A cynic would suggest that the strategy of her legal team is not merely to drag out negotiations, but to avoid coming to an agreement — so that her accusation remains out there and that she is never subjected to anything resembling cross-examination or questioning about the portions of her account that are missing or vague. Foes of Kavanaugh would love to establish the narrative, “Ford was willing to testify but the Judiciary Committee silenced her!”– which is why we’ve got the likes of Senator Gillibrand insisting that the invitation to testify amounted to silencing her.
Because of how thoroughly she’s left no social-media footprint — no videos of her teaching or speaking at conferences, no Facebook page, no Twitter or Instagram account, very few recent photos — we have little sense of how she comes across to an audience. Perhaps Ford comes across as exceptionally compelling, authentic, and honest, and the kind of perfect witness that a defense attorney would fear. Or perhaps she doesn’t, and her legal advisers want to keep her away from television cameras, for fear that much of the public simply wouldn’t find her credible.
When Beto Met Ted . . . er, When Robert Met Rafael
Tonight is the first of three debates between Ted Cruz and Beto O’Rourke. Democrats are dancing a jig over the Cook Political Report changing its assessment of the race from “Leans Republican” to “Toss Up.”
Make no mistake, O’Rourke is going to give Cruz the toughest race that any Texas Republican has faced in the past 30 years. He’s got buckets of charisma, the biggest fundraising haul of any Senate challenger, messianic-media coverage on par with early Barack Obama, and he’s going to get presidential buzz, no matter how this race turns out.
(One note on O’Rourke’s fundraising: He takes positions that are not necessarily popular in Texas but are very popular among Democratic donors nationwide, such as support for kneeling NFL players, openness to abolishing ICE, banning AR-15s, and impeaching President Trump. Every time he does this, national donors large and small open up their wallets. Lots of Democrats candidates have these positions, but O’Rourke stands out because he’s a Texan who takes these positions.)
If Cruz were sleepwalking through this general election, there would be good reason to worry. But Cruz has a big structural advantage — perhaps as many as 850,000 more GOP-leaning Texans than Democratic-leaning ones — and it’s very hard to imagine O’Rourke winning if the Texas Republican party get-out-the-vote operation does its job. Cruz isn’t taking this lightly.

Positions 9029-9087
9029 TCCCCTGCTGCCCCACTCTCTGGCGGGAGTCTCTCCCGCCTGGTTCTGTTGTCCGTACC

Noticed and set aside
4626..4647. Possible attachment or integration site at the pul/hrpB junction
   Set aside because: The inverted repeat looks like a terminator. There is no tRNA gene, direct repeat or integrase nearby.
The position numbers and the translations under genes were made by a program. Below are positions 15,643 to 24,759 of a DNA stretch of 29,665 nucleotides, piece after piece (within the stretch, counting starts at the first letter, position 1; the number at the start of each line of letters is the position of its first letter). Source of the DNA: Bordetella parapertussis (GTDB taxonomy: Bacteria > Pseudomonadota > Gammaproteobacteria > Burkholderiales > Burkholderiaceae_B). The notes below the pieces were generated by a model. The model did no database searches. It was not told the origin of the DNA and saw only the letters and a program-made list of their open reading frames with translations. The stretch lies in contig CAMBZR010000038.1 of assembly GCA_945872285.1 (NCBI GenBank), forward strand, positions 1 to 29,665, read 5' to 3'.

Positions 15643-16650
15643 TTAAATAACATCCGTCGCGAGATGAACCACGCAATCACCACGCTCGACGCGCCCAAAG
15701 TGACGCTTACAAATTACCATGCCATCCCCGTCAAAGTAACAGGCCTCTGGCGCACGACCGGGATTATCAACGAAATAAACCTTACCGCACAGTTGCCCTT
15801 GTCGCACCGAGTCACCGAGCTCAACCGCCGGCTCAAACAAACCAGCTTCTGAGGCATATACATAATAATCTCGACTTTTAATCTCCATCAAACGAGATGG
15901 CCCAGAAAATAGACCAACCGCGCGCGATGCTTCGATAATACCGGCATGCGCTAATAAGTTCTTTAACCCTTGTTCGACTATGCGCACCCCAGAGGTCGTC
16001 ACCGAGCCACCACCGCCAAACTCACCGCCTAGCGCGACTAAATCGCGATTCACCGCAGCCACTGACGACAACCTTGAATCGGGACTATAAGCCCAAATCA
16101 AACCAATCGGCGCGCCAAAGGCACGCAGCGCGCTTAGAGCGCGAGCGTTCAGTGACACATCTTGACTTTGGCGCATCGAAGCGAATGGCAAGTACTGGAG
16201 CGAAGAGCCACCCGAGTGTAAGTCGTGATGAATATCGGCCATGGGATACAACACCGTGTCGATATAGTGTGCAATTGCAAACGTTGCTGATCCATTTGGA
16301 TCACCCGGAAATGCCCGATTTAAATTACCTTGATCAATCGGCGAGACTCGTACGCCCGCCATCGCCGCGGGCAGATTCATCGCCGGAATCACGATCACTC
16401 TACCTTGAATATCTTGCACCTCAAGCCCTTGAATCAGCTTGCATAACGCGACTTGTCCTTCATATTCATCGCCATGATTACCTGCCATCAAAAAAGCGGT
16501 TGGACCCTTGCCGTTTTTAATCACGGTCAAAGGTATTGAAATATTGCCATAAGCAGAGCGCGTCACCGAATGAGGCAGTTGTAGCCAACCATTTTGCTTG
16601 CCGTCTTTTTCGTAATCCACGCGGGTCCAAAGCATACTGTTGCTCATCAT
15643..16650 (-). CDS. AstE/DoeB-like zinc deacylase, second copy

ADDENDA: Since everyone will ask . . .
All credit to the Cleveland Browns; after this win, almost beating the Saints on the road and tying the Steelers, they’re clearly nothing like last year’s team. Maybe they need to catch a possum in the stadium every week.
I try not to be the kind of fan who screams “Fire the coach!” after every defeat. New York Jets head coach Todd Bowles undoubtedly has some strengths, and there have been times where he’s gotten players to exceed the limitations of their talent. Lord knows I want to see him succeed. But in his fourth season, with the Monday night excitement fading into the rear-view mirror, it looks like adding an exciting and young quarterback isn’t enough to change the flaws of a team that rarely figures out how to string together back-to-back wins. Whatever new talent gets added, it gets offset by some breakdowns in some other part of the team. Sam Darnold looks good, but his receivers drop passes, or the line gives him almost no time to throw, or the running game stalls. Jamal Adams is a ball-hawk but the pressure disappears and pass coverage breaks down in the clutch.
Last night, Bowles said, “The whole ballgame is on me.” Okay, then. This is the fourth year of the Bowles era, with a record of 21 wins and 30 losses so far. The team is dealing with the same problems that bedeviled them for the entirety of his tenure — slow starts to games, dumb penalties and a general lack of discipline, an offense that sputters and stumbles when a big drive is needed most, and a defense that will look great on one drive and suddenly can’t stop anybody when the game is on the line. No matter the coordinators, the team always looks like it’s playing not to lose, instead of playing to win.
Good franchises don’t change coaches every few years, bringing in their own offensive systems and playbooks and slowing the development of young players. The year is still young. But if we get another year of more of the same . . . why would year five under Bowles be a dramatic improvement over year four?